An ‘evil genius’ who is a ‘master of the dark arts’, political strategist Sir Lynton Crosby possesses what is arguably the sharpest political mind in centre-right politics. Born in a rural South Australian town to farming parents, the once failed Liberal candidate was the mastermind behind election victories for John Howard and David Cameron, and convincing Londoners to vote – not once, but twice – for Boris Johnson. A Crosby campaign is an art in itself, whose questionable tactics often deliver victory.
His philosophy is simple. In a rare YouTube video of Crosby delivering a campaign masterclass to British charity, Patchwork Foundation, he states that “at its absolute simplest, a campaign is simply finding out who will decide the outcome… where are they, what matters to them, and how do you reach them.” With a strategy of identifying key target (often marginal) seats and segmenting voters into specific micro-groups, Crosby, then Federal Director of the Liberal Party, was widely credited with returning John Howard as Prime Minister in the 1998 Federal Election despite losing the popular vote. In 2002, Crosby recalled that seeing the exit polls made “his stomach sink like no other moment” in his then 28 year career in politics. It was this strategy of minimising the swings in marginal seats that delivered victory. This same strategy has been replicated, including in the 2015 British General Election, and often with great success.
After winning the London Mayorship twice in 2008 and 2012, Johnson is effused with praise for his campaign manager, declaring Crosby to be “the best campaign manager… ever”. Coincidentally, it was also Johnson, as only he does, who let slip of Crosby’s ‘Dead Cat’ manoeuvre whilst railing against the European Union in a column for the UK’s Daily Telegraph. Again, the principle of the dead cat manoeuvre is simple. When in a sticky situation, throw a dead cat on the table because, according to Johnson’s “Australian friend”, the discussion will turn towards the dead cat as it will be “the thing you want them to talk about, and they will not be talking about the issue that has been causing you so much grief.” It was Crosby who turned the tables on Ed Miliband, during the last British General Election, by throwing a dead cat on the table. 10 days into the election and with the consequences of the Conservatives’ austerity programme gaining traction, the Defence Secretary, Sir Michael Fallon, warned that Miliband would “stab Britain in the back” over its nuclear defence system in the same way he backstabbed his brother to gain the leadership of the Labour Party. The expressionless Fallon was the ideal choice, as Crosby has warned that any negative attacks must be clear and contrasting and cannot be hysterical or personal. In this case, it worked as focus immediately switched to Miliband.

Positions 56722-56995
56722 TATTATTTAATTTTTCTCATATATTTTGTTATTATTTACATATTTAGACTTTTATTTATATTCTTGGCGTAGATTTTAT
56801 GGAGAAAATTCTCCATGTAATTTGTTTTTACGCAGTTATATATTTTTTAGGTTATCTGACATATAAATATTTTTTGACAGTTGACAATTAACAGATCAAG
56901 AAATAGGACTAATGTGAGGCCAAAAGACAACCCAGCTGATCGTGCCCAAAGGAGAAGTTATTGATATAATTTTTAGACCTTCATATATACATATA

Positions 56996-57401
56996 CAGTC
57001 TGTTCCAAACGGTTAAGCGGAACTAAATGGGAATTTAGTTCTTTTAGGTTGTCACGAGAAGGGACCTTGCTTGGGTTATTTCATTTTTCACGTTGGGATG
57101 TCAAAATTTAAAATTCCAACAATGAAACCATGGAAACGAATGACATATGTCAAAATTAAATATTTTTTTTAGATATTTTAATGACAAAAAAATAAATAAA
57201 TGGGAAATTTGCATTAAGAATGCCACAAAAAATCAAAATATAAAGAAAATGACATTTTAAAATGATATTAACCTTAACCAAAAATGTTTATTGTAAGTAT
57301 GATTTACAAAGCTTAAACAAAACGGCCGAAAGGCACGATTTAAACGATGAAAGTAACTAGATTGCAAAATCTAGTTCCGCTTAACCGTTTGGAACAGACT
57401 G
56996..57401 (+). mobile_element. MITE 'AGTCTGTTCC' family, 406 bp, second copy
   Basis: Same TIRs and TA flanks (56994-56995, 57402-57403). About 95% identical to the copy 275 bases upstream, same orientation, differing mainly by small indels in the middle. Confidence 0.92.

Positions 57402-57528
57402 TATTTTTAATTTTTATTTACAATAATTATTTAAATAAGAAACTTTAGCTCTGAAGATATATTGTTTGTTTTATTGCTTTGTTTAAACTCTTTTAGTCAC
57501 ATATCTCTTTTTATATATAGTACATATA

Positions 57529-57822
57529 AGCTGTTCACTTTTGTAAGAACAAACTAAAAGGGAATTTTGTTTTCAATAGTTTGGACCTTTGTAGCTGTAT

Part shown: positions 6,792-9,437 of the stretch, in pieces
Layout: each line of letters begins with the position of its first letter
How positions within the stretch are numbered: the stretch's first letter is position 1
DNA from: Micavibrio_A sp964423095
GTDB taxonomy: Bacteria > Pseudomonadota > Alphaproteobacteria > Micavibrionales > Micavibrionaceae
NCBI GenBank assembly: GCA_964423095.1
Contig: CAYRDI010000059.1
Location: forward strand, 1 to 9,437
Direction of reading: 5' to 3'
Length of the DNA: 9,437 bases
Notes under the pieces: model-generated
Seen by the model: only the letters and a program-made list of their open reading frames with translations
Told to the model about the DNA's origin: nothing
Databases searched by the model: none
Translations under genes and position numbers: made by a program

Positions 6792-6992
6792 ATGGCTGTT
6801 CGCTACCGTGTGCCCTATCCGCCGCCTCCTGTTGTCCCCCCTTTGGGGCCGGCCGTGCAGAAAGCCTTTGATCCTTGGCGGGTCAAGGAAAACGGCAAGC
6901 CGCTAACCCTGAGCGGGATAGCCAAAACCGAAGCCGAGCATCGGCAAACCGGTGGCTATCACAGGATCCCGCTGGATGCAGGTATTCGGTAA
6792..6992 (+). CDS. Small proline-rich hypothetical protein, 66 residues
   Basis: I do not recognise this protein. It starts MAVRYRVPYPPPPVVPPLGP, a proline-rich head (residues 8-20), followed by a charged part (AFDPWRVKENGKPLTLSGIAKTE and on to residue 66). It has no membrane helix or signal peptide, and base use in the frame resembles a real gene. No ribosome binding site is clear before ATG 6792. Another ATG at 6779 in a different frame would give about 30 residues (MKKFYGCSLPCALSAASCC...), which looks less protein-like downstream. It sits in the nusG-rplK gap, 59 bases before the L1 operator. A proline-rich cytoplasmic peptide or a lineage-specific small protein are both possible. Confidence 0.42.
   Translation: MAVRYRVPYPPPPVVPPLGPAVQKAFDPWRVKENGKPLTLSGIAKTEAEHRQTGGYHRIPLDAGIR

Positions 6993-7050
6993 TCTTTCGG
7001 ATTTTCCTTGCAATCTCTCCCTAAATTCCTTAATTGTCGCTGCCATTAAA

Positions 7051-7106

Perhaps the dirtiest and most controversial tactic of a classic Crosby campaign is its dog-whistling tactic. Resigning as Federal Director of the Liberal Party in 2002, Crosby formed his own consulting firm which was a key adviser to the Conservatives’ Zac Goldsmith’s bid for London Mayor last year. It would be a campaign tainted by accusations of dog-whistling and racist, divisive politics. Often used in the context of immigration and religion, dog-whistling involves the use of language that have two interpretations – one for the general public and another for a specific targeted group, demographic or race as part of Crosby’s signature segmentation of voters. In the biggest example, among others, the Goldsmith campaign had tried to link Labour’s Sadiq Khan, to a radical Islamic cleric and Islamic extremism by association as a result of Khan’s Muslim faith and once sharing a stage with that cleric in an attempt to energise the Conservative base. Dog-whistling, if done right, should be subtle and hard to identify. Crosby, not directly involved with Goldsmith’s campaign, has become the master of dog-whistling with examples ranging from Stephen Harper’s “old-stock Canadians” comment to Howard’s “we will decide who comes to this country and the circumstances in which they come.” Dog-whistling often drives division in communities with an ‘us versus them’ mentality. Slammed by Miliband as “gutter politics”, it would later emerge that Goldsmith was also pictured with the same cleric, and would go on to lose to Khan.
At the end of the day, elections are won or lost in the backroom and leaders serve as puppets of their campaign managers. For Crosby, he has mastered the art of election campaigns. More often than not, he wins. But in the end, it will be the enticement of power who will beat even the most moral and principled leader into line. After all, as Machiavelli said, maybe the end does justify the means.
Words by Ian Tan, art by Harry Peter Sanderson